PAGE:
Finance (No.2) Bill

Further written evidence submitted by WTT Consulting Ltd (FB22)

Finance (No 2) Bill

Submission by professional tax advisory firm WTT Consulting Ltd for the Public Bills Committee for Finance (No 2) Bill.

As invited by the Committee, we would like to present the following.

WTT Consulting Ltd

WTT Consulting Ltd is a young company (formed in Spring 2015) but which in its short history has gained a reputation for its honest, transparent and reasonable approach to the tax position of a core group of clients, namely contractors, specifically highly skilled IT contractors.

Supported by a combined total of 70 years of tax expertise, we have studied intensively the history, current position and likely future prospects of our clients in seeking to arrive at a fair and realistic position for them and HMRC.

Summary of our submission.

Re directed earnings

Paragraph 1 of Schedule 1 Finance (No 2) Bill, introduces the concept of "re-directed earnings".

The definition invites the reader back to proposed section 5A(a) which requires that a payment is made to a person other than the employee. The implication is that this phrase has been taken from the Supreme Court decision in Rangers (July 2017) and relates to payments made by an employer to another party but which are outside the disguised remuneration definitions.

In this situation, the Supreme Court was very clear. The fact that an employer makes a payment, not to the employee but to another party, does not exempt the employer from liability.

In the present case, the new clauses make it clear that such an arrangement falls into the definition contained in section 554A ITEPA 2003. This section, in turn, brings about an EMPLOYER liability, but one that can be transferred in certain circumstances to an employee.

Paragraph 13 of Schedule 1 also applies to the above. This paragraph claims to make the above law retrospective and to include all payments made before 6th April 2011. (Para 13 (c).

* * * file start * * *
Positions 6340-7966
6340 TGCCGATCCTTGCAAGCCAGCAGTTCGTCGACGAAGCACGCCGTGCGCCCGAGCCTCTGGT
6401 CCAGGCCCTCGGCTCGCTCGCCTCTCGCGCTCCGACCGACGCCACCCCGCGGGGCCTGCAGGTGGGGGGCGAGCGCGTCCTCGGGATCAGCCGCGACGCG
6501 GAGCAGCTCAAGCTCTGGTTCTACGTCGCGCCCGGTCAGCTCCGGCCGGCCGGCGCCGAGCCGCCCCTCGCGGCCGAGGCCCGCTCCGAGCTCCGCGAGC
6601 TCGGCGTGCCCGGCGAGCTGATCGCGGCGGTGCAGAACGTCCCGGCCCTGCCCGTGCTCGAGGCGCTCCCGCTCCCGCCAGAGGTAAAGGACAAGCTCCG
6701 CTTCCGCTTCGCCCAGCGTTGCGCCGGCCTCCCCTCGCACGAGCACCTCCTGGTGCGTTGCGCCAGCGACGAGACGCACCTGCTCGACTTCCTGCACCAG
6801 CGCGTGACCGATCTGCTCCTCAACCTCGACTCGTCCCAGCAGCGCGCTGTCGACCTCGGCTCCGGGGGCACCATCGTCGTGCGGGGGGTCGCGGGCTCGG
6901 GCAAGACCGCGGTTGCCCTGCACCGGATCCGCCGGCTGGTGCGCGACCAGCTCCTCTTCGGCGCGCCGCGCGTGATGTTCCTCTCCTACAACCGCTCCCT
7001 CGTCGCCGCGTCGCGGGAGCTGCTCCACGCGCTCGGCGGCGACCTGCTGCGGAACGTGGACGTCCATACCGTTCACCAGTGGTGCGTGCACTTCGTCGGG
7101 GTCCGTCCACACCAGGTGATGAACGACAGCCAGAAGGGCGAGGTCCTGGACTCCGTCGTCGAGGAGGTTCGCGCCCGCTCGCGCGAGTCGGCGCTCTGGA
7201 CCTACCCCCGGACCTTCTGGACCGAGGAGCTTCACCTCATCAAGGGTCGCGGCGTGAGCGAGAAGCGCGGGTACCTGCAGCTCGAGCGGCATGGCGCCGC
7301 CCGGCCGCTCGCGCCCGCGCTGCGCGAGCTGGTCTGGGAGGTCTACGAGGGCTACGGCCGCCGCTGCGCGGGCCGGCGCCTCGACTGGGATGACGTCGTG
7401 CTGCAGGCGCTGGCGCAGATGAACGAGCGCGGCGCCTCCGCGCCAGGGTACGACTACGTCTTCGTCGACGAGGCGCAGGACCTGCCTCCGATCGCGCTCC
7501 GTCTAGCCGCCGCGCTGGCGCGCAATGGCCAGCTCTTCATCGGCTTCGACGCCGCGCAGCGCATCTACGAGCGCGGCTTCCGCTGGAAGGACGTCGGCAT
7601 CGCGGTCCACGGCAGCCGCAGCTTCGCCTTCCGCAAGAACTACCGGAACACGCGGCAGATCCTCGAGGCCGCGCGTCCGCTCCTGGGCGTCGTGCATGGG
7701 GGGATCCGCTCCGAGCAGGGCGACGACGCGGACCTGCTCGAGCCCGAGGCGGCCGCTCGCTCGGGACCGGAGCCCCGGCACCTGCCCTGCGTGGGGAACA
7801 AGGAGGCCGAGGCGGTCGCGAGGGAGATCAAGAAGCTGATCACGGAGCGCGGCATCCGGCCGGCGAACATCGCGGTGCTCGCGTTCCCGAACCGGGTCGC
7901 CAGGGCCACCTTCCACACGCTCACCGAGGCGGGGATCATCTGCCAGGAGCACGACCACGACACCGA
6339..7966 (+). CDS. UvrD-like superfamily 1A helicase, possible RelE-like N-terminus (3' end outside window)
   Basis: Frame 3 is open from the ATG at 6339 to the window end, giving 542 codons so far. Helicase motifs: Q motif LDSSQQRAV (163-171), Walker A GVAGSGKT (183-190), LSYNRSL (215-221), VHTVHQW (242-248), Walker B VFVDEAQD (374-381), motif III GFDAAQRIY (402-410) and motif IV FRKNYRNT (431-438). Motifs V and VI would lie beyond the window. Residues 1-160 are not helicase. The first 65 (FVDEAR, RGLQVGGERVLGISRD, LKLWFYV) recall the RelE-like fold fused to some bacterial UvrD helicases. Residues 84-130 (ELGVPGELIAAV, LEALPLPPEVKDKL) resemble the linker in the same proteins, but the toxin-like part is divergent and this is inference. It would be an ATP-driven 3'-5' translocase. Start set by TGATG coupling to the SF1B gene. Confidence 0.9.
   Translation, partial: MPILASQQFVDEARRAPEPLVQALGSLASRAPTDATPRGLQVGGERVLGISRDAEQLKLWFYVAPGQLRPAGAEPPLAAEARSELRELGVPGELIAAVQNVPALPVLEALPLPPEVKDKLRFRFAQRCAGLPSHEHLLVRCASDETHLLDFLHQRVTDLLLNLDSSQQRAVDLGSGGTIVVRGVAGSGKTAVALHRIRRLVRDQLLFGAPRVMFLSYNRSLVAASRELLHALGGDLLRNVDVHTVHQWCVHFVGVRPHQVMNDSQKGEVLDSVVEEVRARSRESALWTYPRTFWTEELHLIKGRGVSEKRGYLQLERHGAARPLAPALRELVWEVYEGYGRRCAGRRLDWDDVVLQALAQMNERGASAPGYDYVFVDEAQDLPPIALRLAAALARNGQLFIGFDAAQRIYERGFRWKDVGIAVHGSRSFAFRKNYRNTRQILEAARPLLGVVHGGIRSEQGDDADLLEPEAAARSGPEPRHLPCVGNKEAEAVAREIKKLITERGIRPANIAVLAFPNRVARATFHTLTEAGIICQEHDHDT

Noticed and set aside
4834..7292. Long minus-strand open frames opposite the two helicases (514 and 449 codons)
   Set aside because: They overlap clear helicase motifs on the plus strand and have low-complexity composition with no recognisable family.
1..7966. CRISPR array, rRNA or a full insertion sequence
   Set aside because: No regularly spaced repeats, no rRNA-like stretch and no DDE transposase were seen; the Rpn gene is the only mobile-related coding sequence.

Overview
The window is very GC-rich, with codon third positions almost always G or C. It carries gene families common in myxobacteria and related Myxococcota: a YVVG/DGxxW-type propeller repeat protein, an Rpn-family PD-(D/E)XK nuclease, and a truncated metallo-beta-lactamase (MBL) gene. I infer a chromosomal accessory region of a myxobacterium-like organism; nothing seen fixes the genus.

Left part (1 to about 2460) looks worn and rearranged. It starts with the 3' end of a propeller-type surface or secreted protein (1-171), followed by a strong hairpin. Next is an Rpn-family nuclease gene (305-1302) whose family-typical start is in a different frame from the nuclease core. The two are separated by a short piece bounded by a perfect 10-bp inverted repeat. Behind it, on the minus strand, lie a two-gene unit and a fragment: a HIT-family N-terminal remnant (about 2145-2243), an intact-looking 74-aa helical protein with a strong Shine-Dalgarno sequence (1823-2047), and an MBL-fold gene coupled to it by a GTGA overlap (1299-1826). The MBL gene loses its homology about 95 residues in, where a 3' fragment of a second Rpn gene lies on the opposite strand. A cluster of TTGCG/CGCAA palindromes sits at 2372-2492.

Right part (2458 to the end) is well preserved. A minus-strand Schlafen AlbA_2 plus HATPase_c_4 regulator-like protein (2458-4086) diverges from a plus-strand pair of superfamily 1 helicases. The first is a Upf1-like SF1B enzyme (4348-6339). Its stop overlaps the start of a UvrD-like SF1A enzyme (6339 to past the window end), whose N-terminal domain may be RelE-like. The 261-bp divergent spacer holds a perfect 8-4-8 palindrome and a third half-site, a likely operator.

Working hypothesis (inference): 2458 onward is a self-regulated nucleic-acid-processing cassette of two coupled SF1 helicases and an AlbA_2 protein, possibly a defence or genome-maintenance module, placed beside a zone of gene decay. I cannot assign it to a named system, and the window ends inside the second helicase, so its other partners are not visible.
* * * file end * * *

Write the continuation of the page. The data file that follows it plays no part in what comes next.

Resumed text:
Why is HMRC permitted to include, by stealth, retrospective law?

Why is HMRC denying the decision of the Supreme Court and by dint of retrospection, making that decision (paid for by taxpayers), irrelevant?

Why is HMRC denying taxpayers natural justice in giving themselves the power to open years previously closed by earlier legislation?

Loan charge information

Para 10 of Schedule 1 deals with information to be supplied to HMRC in order to calculate the DR charge.

Sub para 6 of that paragraph is the first instance in this legislation where it is possible, for a person to agree "with an officer of Revenue and Customs" terms for the discharge of liability to income tax.

We submit that this is a meaningless and empty gesture.

Not only has HMRC proposed to change the law with this schedule and previous Finance Act legislation, retrospectively, but actual experience has demonstrated that HMRC is following a campaign of deliberately stalling on holding meetings of substance to actually consider an agreement.

It is our view that the Rangers case firmly points the finger of liability at the employer in all situations but HMRC is refusing to chase that source of income, perhaps because this exposes a lack of policy and action in the past?

We have been seeking a meeting with HMRC to discuss this issue for over 6 weeks. We have been offered a date at the end of January, after the effective date for discussing this legislation. We consider this to be unacceptable.

Why are HMRC including such relieving provisions when in reality there is no serious attempt to offer any such relief?

Para 10 also includes sections dealing with "penalties for failure to comply" – section 35F to Schedule 11 Finance (No 2) Act 2017. It is well known within HMRC that in many instances, those lenders who made loans in the past have since been liquidated or have moved loans to others and the loans have become untraceable. In some cases, loans are known to have been made by extant parties but the lenders are reluctant to cooperate in supplying information.

It is grossly unfair that a taxpayer who undertook a perfectly legal transaction, now sanctioned by the Supreme Court as resulting in an employer liability, should face additional penalties where the employer/lender is unable or unwilling to cooperate. This is potentially punishing an individual twice for a legal action.

At the very least, proposed section 35H ibid, which deals with a reasonable excuse needs to be expanded to include scenarios in which efforts have been made but have been rebuffed or ignored by the lenders to provide information. After all HMRC has had ample opportunity to investigate in real time the loans but signally failed to do so. Why then should a taxpayer be punished for an HMRC failure.

This note is supplemental to an earlier submission and we ask for it to be considered and put to question when HMRC are called to evidence.

January 2018


Prepared 11th January 2018